Let us wait. At the moment, I cannot accuse anyone of obstructing the dialogue specifically. Frankly, we should all be striving to build a civil state.
The constitution will be discussed in the National Dialogue as a main issue. How do you see the suspension of the membership of the two members of the committee, namely Majed Al-Madhaji and Radia Al-Matwakil?
I read their statements. I agree they were suspended without justifications. It is true they trust [U.N. Special Envoy to Yemen] Jamal Benomar, but this trust should not prevent them from adopting or voicing their viewpoints. They should have the right to their own opinion.
With regards to the issue of representation in the National Dialogue, the former president Ali Abdullah Saleh raised an objection and called for 50 percent for the GPC. Is this an obstruction to the dialogue?
Just like the Opposition Coalition Parties, the GPC has rights. There must be equality. I cannot side with this or that. I say they must agree to reach a united stand. Do they want their own interests or the interests of the nation? Do parties serve the country or just themselves?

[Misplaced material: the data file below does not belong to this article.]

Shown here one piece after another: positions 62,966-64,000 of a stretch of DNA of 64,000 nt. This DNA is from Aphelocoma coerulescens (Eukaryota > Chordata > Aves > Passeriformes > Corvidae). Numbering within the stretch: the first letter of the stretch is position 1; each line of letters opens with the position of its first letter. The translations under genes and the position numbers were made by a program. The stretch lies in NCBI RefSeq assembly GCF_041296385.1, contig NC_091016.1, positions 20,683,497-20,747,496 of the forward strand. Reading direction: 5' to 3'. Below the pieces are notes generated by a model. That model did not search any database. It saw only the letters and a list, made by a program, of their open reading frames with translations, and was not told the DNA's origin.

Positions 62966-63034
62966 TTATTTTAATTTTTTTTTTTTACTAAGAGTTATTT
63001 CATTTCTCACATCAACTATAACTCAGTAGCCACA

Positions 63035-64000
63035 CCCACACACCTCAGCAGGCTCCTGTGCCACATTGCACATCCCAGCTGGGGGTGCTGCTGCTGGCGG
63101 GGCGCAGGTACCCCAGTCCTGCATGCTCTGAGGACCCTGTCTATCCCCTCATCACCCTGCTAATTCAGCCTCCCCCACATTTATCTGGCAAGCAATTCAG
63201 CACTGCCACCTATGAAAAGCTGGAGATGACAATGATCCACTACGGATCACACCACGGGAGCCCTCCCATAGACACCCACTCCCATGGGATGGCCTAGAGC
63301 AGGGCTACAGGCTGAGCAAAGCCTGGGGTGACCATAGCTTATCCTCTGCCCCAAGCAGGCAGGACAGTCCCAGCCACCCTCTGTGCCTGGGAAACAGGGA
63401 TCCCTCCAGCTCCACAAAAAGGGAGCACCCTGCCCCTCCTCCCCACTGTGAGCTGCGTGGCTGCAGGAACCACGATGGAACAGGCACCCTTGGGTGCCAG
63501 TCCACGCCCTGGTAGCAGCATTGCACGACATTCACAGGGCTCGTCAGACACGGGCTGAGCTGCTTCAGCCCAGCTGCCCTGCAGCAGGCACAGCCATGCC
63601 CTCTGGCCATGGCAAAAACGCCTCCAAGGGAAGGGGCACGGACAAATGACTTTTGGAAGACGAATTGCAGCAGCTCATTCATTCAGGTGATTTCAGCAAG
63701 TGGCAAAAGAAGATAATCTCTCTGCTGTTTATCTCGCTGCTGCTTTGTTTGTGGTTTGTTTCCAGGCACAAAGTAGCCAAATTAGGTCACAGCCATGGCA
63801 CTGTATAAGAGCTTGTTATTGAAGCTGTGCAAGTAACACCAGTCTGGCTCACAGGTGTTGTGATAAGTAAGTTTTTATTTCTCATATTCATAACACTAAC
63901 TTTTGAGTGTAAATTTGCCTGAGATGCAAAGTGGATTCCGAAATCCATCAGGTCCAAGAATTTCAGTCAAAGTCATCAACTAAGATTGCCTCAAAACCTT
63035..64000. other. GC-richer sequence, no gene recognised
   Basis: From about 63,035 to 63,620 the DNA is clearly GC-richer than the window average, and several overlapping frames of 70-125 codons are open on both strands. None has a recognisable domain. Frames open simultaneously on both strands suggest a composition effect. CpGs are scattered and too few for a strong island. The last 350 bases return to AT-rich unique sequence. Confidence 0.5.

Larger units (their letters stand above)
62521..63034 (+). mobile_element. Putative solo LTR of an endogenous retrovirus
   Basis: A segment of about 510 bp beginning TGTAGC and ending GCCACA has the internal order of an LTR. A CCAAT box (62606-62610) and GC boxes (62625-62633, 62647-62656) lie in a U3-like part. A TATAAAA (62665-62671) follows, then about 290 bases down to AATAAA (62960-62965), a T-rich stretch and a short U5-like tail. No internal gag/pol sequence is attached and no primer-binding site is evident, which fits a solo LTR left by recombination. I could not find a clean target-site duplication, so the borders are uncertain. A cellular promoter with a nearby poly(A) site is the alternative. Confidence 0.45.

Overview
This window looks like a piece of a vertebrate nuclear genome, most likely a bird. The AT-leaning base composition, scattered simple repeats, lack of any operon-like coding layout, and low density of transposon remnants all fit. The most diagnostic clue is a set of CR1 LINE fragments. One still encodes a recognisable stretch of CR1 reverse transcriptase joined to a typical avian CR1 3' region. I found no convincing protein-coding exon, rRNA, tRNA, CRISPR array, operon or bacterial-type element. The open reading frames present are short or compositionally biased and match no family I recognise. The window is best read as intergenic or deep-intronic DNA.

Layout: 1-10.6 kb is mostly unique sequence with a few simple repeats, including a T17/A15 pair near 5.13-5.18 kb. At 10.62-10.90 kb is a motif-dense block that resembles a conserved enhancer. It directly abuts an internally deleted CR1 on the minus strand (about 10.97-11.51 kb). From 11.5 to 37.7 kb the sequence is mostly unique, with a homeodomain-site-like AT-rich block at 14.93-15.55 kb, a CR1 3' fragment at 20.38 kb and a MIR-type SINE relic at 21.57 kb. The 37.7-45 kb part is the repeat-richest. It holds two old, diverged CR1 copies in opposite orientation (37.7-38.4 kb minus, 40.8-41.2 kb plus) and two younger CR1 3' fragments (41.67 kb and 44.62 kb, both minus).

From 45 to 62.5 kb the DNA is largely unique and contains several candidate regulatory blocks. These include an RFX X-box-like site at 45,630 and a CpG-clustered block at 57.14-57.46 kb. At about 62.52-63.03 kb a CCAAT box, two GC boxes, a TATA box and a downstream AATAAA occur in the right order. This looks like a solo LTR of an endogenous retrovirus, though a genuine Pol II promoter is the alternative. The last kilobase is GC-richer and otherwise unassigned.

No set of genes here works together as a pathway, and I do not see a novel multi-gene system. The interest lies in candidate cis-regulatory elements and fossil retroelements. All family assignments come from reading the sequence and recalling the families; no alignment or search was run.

What are the major issues that you want to be discussed in the National Dialogue?
For the dialogue to be successful, it must discuss the military forces restructure, the country`s security apparatus, the independent judiciary alongside the development of the constitution and the rule of law. If we agree on these things, we will have no further rifts.
There were widespread criticisms about your visit with the former president. The opposition and the revolutionary youth deemed such an act undesirable and unacceptable.
Those who criticize him today used to visit him when he was in office. Now why don`t they visit him after relinquishing power? They behave on the basis of self-interest. My behavior is not based on self-interests. I used to criticize Saleh when he was president. You can have a look at my articles. I went to Saleh because he is no longer president. Furthermore, as the head of the GPC, I wanted to suggest to him that he should convince the GPC to adopt the civil state in the dialogue. Those who criticize me don`t know my values or my morals. Differences must not spoil intimacy.